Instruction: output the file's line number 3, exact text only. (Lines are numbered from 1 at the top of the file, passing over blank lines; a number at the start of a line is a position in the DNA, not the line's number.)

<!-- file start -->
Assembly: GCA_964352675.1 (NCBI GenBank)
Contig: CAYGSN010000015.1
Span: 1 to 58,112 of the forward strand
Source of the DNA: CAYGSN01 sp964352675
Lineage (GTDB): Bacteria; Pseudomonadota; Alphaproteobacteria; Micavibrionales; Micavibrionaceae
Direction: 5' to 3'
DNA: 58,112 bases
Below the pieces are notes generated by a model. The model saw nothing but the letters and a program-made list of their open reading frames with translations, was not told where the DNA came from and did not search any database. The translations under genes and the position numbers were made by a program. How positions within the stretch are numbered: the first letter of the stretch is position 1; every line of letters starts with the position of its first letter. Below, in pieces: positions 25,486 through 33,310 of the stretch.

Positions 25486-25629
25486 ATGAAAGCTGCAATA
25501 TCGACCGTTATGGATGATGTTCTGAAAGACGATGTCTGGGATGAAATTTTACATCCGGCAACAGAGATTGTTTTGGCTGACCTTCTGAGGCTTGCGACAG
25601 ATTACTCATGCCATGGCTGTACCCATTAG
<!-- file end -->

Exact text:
Span: 1 to 58,112 of the forward strand